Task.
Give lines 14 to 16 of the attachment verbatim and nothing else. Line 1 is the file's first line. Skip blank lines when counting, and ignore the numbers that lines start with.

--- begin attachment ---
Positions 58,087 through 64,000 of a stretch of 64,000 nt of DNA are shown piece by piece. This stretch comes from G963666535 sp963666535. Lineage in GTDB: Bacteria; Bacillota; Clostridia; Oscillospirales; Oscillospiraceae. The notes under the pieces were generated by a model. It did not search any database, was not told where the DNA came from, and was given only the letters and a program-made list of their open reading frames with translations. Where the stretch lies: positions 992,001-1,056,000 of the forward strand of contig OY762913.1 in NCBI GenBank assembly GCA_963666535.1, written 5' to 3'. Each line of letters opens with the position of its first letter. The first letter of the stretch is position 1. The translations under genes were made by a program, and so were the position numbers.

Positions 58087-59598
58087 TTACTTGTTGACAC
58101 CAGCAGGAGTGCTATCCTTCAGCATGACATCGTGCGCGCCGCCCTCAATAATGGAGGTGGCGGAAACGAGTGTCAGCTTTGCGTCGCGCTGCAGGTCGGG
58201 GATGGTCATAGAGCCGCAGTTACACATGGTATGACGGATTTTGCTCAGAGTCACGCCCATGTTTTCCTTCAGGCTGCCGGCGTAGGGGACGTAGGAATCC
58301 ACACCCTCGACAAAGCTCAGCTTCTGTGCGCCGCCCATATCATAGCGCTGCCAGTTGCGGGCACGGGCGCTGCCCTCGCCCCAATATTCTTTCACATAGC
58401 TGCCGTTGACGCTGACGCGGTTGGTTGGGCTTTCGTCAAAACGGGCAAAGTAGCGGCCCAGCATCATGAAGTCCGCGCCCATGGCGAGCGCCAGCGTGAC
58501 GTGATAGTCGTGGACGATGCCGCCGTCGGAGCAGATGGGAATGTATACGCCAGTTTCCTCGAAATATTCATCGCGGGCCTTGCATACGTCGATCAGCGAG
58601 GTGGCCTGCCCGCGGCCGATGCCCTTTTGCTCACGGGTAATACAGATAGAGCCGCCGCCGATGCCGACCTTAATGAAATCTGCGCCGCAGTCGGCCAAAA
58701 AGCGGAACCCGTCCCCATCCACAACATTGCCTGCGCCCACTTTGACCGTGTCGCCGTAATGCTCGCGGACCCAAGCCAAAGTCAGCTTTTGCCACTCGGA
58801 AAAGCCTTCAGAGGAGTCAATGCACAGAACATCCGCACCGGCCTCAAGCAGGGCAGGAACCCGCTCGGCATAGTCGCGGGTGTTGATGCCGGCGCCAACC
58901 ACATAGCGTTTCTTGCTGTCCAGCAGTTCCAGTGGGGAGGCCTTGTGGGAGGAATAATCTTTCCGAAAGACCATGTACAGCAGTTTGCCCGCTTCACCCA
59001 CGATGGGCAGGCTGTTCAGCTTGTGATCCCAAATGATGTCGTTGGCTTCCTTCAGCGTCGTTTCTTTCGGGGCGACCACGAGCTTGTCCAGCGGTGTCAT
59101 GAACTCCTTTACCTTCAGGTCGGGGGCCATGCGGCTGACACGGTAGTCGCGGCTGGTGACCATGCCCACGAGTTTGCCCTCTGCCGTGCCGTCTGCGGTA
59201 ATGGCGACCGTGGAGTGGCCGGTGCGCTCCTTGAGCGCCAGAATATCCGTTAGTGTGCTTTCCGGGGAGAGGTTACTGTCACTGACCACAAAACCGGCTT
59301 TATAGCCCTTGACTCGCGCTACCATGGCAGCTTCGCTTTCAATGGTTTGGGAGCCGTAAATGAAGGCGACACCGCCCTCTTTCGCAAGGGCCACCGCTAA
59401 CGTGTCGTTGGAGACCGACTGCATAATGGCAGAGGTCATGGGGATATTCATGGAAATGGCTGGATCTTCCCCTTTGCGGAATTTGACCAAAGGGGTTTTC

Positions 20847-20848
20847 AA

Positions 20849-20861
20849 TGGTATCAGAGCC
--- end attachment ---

59101 GAACTCCTTTACCTTCAGGTCGGGGGCCATGCGGCTGACACGGTAGTCGCGGCTGGTGACCATGCCCACGAGTTTGCCCTCTGCCGTGCCGTCTGCGGTA
59201 ATGGCGACCGTGGAGTGGCCGGTGCGCTCCTTGAGCGCCAGAATATCCGTTAGTGTGCTTTCCGGGGAGAGGTTACTGTCACTGACCACAAAACCGGCTT
59301 TATAGCCCTTGACTCGCGCTACCATGGCAGCTTCGCTTTCAATGGTTTGGGAGCCGTAAATGAAGGCGACACCGCCCTCTTTCGCAAGGGCCACCGCTAA